Key points

  • Over the past decade of austerity, the ability of councils to maintain and improve the health of their residents has been jeopardised by substantial cuts to local services and investments, many of which directly affect health. Local authority budgets (excluding social care) fell by 32.6% between 2011/12 and 2016/17.
  • The public health grant allows local authorities to provide services that maintain and improve people’s health. 2019 marks the final year of the Five year forward view for the NHS in England, which called for a ‘radical upgrade in prevention’.
  • However, a reduction of almost a quarter in spending per person is expected between 2014/15 and 2019/20. Based on current spending plans, there will be a £0.7bn real-terms reduction in the public health grant in that period.
  • These funding cuts come at a time when key indicators of health are causing concern. Mortality improvements have slowed and there are large inequalities in health outcomes between local areas. For example, there is a 19-year gap in healthy life expectancy for women in England’s 10% most- and least-deprived areas. Despite this, the areas of greatest need have not been protected from funding cuts. The lack of strategic approach, coupled with real-terms cuts, risks widening health inequalities at a time when the government has pledged to tackle such injustices.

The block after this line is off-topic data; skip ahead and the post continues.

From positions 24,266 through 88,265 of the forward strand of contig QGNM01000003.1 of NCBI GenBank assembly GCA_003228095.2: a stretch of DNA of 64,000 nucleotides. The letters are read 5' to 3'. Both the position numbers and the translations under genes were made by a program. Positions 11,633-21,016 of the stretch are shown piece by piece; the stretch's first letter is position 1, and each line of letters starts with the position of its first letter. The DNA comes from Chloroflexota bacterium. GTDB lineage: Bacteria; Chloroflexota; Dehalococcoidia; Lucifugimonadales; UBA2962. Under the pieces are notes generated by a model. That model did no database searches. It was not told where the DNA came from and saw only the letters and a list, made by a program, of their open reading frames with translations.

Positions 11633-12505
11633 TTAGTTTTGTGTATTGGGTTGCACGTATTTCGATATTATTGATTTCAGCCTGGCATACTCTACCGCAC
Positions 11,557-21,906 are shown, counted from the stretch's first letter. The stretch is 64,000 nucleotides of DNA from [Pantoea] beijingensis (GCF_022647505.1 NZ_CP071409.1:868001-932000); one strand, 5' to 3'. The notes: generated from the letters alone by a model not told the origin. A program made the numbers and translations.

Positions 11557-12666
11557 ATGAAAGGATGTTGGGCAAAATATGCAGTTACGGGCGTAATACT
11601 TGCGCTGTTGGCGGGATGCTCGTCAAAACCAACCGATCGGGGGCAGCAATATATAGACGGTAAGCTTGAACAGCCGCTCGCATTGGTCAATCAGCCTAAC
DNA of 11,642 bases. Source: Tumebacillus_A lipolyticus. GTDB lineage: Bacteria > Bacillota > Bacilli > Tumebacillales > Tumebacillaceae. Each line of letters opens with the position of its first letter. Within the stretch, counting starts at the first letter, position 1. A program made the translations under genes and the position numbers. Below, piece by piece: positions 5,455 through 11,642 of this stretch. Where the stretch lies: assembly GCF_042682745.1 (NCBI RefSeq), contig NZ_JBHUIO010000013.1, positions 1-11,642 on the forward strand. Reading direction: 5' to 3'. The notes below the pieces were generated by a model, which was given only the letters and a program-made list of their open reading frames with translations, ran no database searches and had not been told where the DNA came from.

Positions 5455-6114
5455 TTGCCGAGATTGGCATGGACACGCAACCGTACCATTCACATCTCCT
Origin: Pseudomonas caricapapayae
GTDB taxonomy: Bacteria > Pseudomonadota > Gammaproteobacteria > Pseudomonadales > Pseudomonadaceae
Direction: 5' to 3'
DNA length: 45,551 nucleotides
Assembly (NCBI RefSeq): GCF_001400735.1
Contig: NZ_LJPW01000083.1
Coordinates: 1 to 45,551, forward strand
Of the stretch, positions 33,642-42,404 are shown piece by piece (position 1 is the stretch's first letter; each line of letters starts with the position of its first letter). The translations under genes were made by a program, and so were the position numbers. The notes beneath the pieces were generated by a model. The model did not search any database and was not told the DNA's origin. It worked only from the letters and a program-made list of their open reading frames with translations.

• Current allocations to local authorities are largely based on historical spending patterns. The Advisory Committee on Resource Allocation (ACRA) recommends how various forms of health funding should be distributed.
  • Re-allocating the public health grant according to its recommendation, while restoring real-terms losses and preventing any local area experiencing a reduction, would ultimately require an extra £3.2bn of funding per year.
  • Our recommendation is that, at a minimum, the government should reverse real-terms cuts and allow additional investment in the most-deprived areas by providing an additional £1.3bn in 2019/20. The remaining £1.9bn should then be allocated in phased budget increases by 2023/24, with further adjustments for inflation.
  • This increase will bring a more equitable distribution of funding for public health but is still far short of the upgrade called for in the Five year forward view.